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Colorado Rockies prospects: No. 18, Warming Bernabel

The 19-year-old third baseman has been turning heads since he signed in 2018

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18. Warming Bernabel (242 points, 17 ballots)

Warming Bernabel was listed as Baseball America’s 33rd best prospect of the 2018 July 2 period, ultimately signing for $900k. Since then, the 19-year-old third baseman has only risen in the estimation of scouts with a decent debut in the Dominican Summer League in 2019 and a positively inflammatory turn in the Arizona Complex League in 2021.

In the ACL against players about 0.9 years older than average, Bernabel more than built upon rave reviews from the previous fall instructs and spring training periods. He hit an incredible and unsustainable .432/.453/.743 with six homers and five doubles (188 wRC+) in 86 plate appearances, which basically forced the Rockies to promote Bernabel to Low-A in early August. In Fresno, Bernabel was now 2.1 years younger than league average and he looked it. In 94 plate appearances in Low A, Bernabel hit .205/.287/.313 with a homer and six doubles (63 wRC+).

While of course we’d hope for a better performance, it was a really positive sign that Bernabel even reached Low-A in 2021. Presuming he repeats the level to start 2022, he’ll still be among the youngest players in the league with another set of fall instructs and spring training under his belt. So far, he appears to have strong bat to ball skills that have done well against lower level pitching (~14% K rate so far stateside), we’ll see if he can maintain that success against pitchers with more advanced arsenals.

Here’s some recent video of Bernabel hitting, probably from 2021 Fall Instructs courtesy of FanGraphs:

FanGraphs must have loved their looks at Bernabel from the above video, because they ranked him 7th in the system in January with a 45 Future Value tag:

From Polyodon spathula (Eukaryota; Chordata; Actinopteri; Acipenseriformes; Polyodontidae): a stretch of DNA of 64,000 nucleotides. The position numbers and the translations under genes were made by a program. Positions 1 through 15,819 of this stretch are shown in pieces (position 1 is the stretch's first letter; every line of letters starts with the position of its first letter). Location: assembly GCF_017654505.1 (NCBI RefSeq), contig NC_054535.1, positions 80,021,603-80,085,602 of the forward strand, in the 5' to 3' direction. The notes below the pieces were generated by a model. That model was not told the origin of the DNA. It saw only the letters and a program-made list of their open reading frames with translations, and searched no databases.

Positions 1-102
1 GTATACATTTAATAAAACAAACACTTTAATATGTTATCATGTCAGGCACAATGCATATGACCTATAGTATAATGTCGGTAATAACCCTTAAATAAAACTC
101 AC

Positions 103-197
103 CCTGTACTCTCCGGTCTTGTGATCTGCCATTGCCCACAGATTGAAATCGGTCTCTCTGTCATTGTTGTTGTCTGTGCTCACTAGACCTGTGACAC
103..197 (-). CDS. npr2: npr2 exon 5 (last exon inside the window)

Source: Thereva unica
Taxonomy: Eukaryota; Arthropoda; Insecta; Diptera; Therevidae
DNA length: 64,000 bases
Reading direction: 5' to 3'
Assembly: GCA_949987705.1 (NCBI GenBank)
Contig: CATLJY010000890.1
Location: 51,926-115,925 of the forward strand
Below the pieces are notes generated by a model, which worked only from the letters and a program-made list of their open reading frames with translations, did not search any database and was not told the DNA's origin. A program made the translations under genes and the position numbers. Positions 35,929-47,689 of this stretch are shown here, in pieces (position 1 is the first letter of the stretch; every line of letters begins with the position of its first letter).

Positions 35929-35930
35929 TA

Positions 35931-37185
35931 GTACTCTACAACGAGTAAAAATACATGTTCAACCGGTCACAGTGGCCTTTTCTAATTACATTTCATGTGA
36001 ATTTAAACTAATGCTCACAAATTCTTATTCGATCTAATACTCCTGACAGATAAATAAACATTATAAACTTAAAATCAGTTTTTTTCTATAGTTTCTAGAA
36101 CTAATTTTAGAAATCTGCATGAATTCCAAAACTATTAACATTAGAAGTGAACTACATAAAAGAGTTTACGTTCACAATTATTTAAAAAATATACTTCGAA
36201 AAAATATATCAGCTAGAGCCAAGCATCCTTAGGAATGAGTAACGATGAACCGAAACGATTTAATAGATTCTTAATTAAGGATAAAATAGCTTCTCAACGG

Bernabel’s swing is rhythmic, balanced, athletic, and has natural loft without compromising contact. He has fringe raw power right now but should grow into something close to average raw at physical maturity, and the way that power could be weaponized in games via Bernabel’s feel for making consistent airborne contact gives him an everyday player’s ceiling. He tracks pitches exceptionally well and hunts them with malice early in counts, probably too often. His out-of-zone swing rates in 2021 were similar to the most aggressive big league hitters at the major league level, up in Adalberto Mondesi territory at about 40%. That’s a pretty terrifying number, and indicates Bernabel’s approach may be exploited by more advanced pitchers who know he’ll chase. It’s also possible Bernabel will make a natural adjustment as he advances. Maybe he feels free to offer at everything right now because he knows he can square it up anyway. His feel to hit is pretty freaky, his swing is visually beautiful and he made an abnormal amount of sweet-spot contact during Eric’s in-person looks. There isn’t a lot of precedent for corner guys who swing this often succeeding, though Ty France would seem to be a recent example. He probably has more raw power than Bernabel projects to have, but they both seem to have that uncanny feel for sweet-spot contact that bolsters the whole profile.